Pebble-bed reactor

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Sketch of a pebble-bed reactor.

The pebble-bed reactor (PBR) is a design for a graphite-moderated, gas-cooled nuclear reactor. It is a type of very-high-temperature reactor (VHTR), one of the six classes of nuclear reactors in the Generation IV initiative.

Graphite pebble for reactor

The basic design features spherical fuel elements called pebbles. These tennis ball-sized elements (approx. 6.7 cm or 2.6 in in diameter) are made of pyrolytic graphite (which acts as the moderator), and contain thousands of fuel particles called tristructural-isotropic (TRISO) particles. These TRISO particles consist of a fissile material (such as 235
) surrounded by a ceramic coating of silicon carbide for structural integrity and fission product containment. Thousands of pebbles are amassed to create a reactor core. The core is cooled by a gas that does not react chemically with the fuel elements, such as helium, nitrogen or carbon dioxide. Other coolants such as FLiBe (molten fluoride, lithium, beryllium salt)[1] have been suggested.[citation needed] The pebble bed design is passively safe.[2]

Because the reactor is designed to handle high temperatures, it can cool by natural circulation and survive accident scenarios, which may raise the temperature of the reactor to 1,600 °C (2,910 °F). Such high temperatures allow higher thermal efficiencies than possible in traditional nuclear power plants (up to 50%) while the gases do not dissolve contaminants or absorb neutrons as water does, so the core has less in the way of radioactive fluids.

The concept was first suggested by Farrington Daniels in the 1940s, inspired by the innovative design of the Benghazi burner by British desert troops in WWII. Commercial development came in the 1960s via the West German AVR reactor designed by Rudolf Schulten.[3] This system was plagued with problems and the technology was abandoned.[4] The AVR design was licensed to South Africa as the PBMR and China as the HTR-10. The latter is the only operating example. Other designs are under development by MIT, University of California at Berkeley, General Atomics (U.S.), Dutch company Romawa B.V., Adams Atomic Engines, Idaho National Laboratory, X-energy and Kairos Power.


A pebble-bed power plant combines a gas-cooled core[5] and a novel fuel packaging.[6]

The uranium, thorium or plutonium nuclear fuels are in the form of a ceramic (usually oxides or carbides) contained within spherical pebbles a little smaller than the size of a tennis ball and made of pyrolytic graphite, which acts as the primary neutron moderator. The pebble design is relatively simple, with each sphere consisting of the nuclear fuel, fission product barrier, and moderator (which in a traditional water reactor would all be different parts). Grouping sufficient pebbles in the correct geometry creates criticality.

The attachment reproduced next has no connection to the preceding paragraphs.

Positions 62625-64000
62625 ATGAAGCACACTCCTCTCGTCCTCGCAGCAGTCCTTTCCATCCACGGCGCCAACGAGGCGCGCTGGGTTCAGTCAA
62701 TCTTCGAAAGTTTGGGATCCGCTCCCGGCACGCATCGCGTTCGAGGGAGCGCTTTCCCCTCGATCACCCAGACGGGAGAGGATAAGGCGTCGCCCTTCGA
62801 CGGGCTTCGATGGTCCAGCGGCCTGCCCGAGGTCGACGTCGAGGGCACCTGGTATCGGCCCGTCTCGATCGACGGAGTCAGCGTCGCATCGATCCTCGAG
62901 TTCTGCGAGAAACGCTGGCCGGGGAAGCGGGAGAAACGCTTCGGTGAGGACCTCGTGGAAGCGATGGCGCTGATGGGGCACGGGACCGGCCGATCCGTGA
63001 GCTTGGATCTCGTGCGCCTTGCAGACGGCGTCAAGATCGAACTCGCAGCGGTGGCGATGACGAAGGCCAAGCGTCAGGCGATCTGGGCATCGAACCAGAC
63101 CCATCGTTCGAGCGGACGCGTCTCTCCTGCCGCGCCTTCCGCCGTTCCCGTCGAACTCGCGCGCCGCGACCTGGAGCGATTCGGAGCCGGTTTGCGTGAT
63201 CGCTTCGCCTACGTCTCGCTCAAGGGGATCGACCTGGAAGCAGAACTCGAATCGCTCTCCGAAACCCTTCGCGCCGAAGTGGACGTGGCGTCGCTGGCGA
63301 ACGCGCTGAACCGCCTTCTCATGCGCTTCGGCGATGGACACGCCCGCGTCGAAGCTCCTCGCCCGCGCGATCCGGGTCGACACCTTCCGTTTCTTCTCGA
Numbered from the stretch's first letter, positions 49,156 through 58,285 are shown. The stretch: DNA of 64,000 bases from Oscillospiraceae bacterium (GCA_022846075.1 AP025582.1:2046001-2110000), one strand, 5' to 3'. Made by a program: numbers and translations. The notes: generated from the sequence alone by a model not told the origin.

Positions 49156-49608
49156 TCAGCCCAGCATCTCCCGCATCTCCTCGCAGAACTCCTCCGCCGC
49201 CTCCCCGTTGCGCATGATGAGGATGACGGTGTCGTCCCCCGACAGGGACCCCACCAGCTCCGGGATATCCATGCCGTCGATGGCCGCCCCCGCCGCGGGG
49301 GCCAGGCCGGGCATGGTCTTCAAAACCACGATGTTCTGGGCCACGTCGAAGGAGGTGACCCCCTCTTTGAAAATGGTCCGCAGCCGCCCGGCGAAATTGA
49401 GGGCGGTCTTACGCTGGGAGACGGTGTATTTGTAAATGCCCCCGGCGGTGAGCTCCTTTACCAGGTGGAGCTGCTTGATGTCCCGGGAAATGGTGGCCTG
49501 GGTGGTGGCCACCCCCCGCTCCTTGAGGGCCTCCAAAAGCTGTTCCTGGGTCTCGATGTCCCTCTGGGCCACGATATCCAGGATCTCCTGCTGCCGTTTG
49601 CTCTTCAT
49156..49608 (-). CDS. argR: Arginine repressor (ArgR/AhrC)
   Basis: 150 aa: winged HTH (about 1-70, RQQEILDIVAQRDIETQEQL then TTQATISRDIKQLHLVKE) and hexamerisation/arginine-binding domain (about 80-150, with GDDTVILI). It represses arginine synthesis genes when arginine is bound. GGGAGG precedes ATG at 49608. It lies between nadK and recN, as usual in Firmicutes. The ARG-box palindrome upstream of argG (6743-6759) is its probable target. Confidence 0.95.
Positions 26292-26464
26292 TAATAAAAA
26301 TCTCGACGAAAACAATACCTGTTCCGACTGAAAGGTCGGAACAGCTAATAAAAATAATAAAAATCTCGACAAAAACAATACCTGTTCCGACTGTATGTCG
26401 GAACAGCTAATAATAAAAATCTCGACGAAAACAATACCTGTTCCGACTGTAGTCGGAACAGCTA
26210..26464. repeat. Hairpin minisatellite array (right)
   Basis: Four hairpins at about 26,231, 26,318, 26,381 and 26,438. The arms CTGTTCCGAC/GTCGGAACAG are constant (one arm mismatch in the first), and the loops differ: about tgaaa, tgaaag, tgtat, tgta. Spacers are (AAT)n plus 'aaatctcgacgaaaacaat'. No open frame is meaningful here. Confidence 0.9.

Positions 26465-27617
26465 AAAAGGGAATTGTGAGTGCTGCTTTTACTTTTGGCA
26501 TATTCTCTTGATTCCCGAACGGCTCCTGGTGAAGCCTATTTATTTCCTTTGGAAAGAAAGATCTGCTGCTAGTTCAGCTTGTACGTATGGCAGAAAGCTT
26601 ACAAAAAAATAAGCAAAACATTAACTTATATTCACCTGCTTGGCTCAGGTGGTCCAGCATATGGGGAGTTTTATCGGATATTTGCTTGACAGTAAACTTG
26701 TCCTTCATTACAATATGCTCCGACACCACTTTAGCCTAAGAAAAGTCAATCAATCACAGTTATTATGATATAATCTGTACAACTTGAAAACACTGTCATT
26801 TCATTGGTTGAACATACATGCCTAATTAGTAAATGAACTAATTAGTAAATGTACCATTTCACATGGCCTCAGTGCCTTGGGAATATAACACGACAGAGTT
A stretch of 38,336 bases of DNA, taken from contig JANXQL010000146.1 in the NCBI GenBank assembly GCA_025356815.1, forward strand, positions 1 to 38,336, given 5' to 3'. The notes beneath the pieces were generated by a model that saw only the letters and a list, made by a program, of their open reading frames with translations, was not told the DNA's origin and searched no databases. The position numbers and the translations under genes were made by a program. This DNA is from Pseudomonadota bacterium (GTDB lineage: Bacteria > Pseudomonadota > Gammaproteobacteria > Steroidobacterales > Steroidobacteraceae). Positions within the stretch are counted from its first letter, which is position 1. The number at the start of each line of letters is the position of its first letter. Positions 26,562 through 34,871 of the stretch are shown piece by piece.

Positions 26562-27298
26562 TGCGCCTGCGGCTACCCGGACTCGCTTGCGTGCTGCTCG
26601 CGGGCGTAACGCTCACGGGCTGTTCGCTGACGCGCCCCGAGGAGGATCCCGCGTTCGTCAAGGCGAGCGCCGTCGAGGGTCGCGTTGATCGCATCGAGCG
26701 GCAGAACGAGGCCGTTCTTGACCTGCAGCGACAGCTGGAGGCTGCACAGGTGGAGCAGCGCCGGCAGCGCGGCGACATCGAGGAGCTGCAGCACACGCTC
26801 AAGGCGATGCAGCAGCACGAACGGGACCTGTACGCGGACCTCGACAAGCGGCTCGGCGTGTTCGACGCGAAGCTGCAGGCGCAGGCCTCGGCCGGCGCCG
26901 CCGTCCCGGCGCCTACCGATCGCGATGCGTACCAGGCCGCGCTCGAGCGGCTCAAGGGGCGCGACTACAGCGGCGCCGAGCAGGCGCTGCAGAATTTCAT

The pebbles are held in a vessel, and an inert gas (such as helium, nitrogen or carbon dioxide) circulates through the spaces between the fuel pebbles to carry heat away from the reactor. Pebble-bed reactors must keep the pebbles' graphite from burning in the presence of air if the reactor wall is breached (the flammability of the pebbles is disputed). The heated gas is run directly through a turbine. However, if the gas from the primary coolant can be made radioactive by the neutrons in the reactor, or a fuel defect could contaminate the power production equipment, it may be brought instead to a heat exchanger where it heats another gas or produces steam. The turbine exhaust is warm and may be used to heat buildings or in other applications.

Pebble-bed reactors are gas-cooled, sometimes at low pressures. The spaces between the pebbles replace the piping in conventional reactors. Since there is no actual piping in the core and the coolant contains no hydrogen, embrittlement is not a failure concern. The preferred gas, helium, does not easily absorb neutrons or impurities. Therefore, compared to water, it is both more efficient and less likely to become radioactive.

Much of the cost of a conventional, water-cooled nuclear power plant is due to cooling system complexity, which is not a factor in PBRs. Conventional plants require extensive safety systems and redundant backups. Their reactor cores are dwarfed by cooling systems. Further, the core irradiates the water with neutrons causing the water and impurities dissolved in it to become radioactive. The high-pressure piping in the primary side eventually becomes embrittled and requires inspection and replacement.

Some designs are throttled by temperature rather than control rods. Such reactors do not need to operate well at the varying neutron profiles caused by partially withdrawn control rods.[citation needed]

PBRs can use fuel pebbles made from various fuels in the same design (though perhaps not simultaneously). Proponents claim that pebble-bed reactors can use thorium, plutonium and natural unenriched uranium, as well as enriched uranium.